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Hamilton just ahead in final practice 14 Apr 2007

Lewis Hamilton (GBR) McLaren Mercedes MP4/22.
Formula One World Championship, Rd 3, Bahrain Grand Prix, Practice Day, Bahrain International Circuit, Bahrain, Friday, 13 April 2007 Kimi Raikkonen (FIN) Ferrari F2007.
Formula One World Championship, Rd 3, Bahrain Grand Prix, Practice Day, Bahrain International Circuit, Bahrain, Friday, 13 April 2007 Nick Heidfeld (GER) BMW Sauber F1.07.
Formula One World Championship, Rd 3, Bahrain Grand Prix, Practice Day, Bahrain International Circuit, Bahrain, Friday, 13 April 2007 Anthony Davidson (GBR) Super Aguri F1 Team.
Formula One World Championship, Rd 3, Bahrain Grand Prix, Practice Day, Bahrain International Circuit, Bahrain, Friday, 13 April 2007 Mark Webber (AUS) Red Bull Racing RB3.
Formula One World Championship, Rd 3, Bahrain Grand Prix, Practice Day, Bahrain International Circuit, Bahrain, Friday, 13 April 2007

Lewis Hamilton and Kimi Raikkonen both know they have a fight on their hands for the Bahrain Grand Prix, after trading fastest times in the final practice session here on Saturday morning.

Each took turns setting the pace, first on Bridgestone’s harder compound, then on the softer. In the end the Finn appeared to have ‘won’ the battle with a lap of 1m 32.549s, which displaced not only Hamilton but the upstart BMW Saubers of Nick Heidfeld and Robert Kubica which had jumped into the two lead slots. But then Hamilton responded with 1m 32.543s, to beat them and to pip Raikkonen by 0.006s.

Behind them, Heidfeld’s 1m 33.652s stood up for third best ahead of Kubica’s 1m 32.755s. But then came interloper Anthony Davidson on 1m 32.900s for Super Aguri, and Ferrari’s Felipe Massa, who twice spoiled hot laps after posting a 1m 32.950s.

Clearly the track rubbered up well after yesterday’s GP2 practice and qualifying, and while all the quick times came on the soft Bridgestones, some people may have been running with minimal fuel whereas others had a little more, but altogether it was a fascinating morning at Sakhir that throws up more questions than it answers.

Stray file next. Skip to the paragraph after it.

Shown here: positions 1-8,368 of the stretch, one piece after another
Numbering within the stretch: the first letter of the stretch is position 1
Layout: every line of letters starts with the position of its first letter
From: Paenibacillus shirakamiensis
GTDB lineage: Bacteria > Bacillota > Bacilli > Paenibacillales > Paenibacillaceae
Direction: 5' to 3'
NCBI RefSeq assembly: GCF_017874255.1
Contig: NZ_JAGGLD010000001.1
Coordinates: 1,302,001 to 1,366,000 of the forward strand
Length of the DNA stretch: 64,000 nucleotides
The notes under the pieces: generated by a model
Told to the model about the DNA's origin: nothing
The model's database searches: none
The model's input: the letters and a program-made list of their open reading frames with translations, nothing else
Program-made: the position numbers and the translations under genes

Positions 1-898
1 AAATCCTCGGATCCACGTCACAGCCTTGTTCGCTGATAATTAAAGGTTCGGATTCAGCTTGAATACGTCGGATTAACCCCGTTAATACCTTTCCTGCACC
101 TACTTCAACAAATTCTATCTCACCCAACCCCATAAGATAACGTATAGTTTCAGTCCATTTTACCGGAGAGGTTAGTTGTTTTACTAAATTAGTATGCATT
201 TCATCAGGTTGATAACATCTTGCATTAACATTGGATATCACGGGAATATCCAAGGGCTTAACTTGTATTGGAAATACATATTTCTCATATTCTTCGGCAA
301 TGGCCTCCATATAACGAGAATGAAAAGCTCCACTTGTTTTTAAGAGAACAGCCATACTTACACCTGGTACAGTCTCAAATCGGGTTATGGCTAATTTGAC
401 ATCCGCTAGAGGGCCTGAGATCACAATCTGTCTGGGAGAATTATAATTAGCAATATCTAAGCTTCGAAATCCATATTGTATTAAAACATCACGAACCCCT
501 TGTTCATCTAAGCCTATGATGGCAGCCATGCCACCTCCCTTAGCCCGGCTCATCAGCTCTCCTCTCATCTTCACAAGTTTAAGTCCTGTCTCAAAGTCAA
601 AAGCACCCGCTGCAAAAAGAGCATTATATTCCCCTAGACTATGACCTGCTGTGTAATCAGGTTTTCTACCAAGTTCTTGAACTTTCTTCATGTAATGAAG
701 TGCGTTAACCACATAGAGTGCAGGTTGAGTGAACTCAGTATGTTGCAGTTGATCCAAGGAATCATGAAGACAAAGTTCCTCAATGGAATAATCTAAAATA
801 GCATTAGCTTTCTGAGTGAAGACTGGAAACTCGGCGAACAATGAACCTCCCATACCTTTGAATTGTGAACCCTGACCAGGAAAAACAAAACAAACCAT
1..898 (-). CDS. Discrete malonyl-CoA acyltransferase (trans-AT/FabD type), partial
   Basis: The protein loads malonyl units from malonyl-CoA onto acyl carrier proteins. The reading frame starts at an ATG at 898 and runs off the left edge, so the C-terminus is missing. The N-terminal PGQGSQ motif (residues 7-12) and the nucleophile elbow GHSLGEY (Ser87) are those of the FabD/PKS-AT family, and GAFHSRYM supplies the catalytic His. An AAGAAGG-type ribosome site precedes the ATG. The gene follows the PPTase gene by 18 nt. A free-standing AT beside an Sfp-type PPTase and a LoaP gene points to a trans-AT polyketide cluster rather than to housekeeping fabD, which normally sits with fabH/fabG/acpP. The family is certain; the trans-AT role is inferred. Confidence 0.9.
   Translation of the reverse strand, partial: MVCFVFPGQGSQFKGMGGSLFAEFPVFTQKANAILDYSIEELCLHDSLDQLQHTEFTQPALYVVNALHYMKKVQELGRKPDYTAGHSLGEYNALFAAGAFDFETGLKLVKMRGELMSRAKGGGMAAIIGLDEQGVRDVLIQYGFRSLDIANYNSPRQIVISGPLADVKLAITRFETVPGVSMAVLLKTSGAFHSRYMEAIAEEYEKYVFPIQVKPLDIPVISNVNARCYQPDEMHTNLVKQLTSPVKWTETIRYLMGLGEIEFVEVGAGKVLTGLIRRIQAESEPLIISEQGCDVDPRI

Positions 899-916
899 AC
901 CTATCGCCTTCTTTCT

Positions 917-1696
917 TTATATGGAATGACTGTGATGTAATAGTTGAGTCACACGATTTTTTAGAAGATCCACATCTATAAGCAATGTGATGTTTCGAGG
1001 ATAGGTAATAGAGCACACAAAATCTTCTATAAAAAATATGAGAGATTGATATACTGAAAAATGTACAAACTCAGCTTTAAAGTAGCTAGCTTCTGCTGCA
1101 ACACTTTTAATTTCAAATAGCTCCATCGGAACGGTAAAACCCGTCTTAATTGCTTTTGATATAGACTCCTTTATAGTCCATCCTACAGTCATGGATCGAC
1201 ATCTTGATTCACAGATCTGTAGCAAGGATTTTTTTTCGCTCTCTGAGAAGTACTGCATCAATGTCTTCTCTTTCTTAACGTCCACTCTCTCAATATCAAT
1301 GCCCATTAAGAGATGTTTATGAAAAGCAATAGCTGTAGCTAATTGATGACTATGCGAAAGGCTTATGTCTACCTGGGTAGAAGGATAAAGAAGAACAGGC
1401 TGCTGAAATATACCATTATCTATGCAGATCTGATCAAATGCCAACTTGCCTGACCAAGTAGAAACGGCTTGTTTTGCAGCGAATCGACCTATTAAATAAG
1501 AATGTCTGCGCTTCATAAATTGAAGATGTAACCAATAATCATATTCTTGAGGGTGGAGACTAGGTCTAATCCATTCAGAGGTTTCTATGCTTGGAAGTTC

Why, for instance, was Fernando Alonso only seventh, on 1m 33.398s, a thousandth ahead of Mark Webber’s Red Bull?

Right at the end the Renaults jumped up from the bottom of the timesheets to ninth and 10th, Giancarlo Fisichella lapping his R27 in 1m 33.602s, and Heikki Kovalainen his in 1m 33.605s. That displaced the Williams duo which featured strongly all session; Nico Rosberg ended up 11th on 1m 33.614s, Alex Wurz 12th on 1m 33.658s.

Tonio Liuzzi got his Toro Rosso fired up at the end for 1m 33.700s, which beat Jarno Trulli’s Toyota time of 1m 33.724s, then came David Coulthard who worked down to 1m 33.826s before creeping back to the pits at the end of the session with a mechanical problem.

Jenson Button was only 16th in the faster Honda, on 1m 34.023s, then came Takuma Sato on 1m 34.082s in the Super Aguri, Rubens Barrichello on 1m 34.397s in the second Honda and Scott Speed on 1m 34.791s for Toro Rosso. The American was another to stop with mechanical ills.

Ralf Schumacher again failed to get his Toyota going, lapping 20th quickest in 1m 35.144s, while Christijan Albers was the faster Spyker driver on 1m 35.395s compared to Adrian Sutil’s 1m 35.436s.

Qualifying is going to be very intense.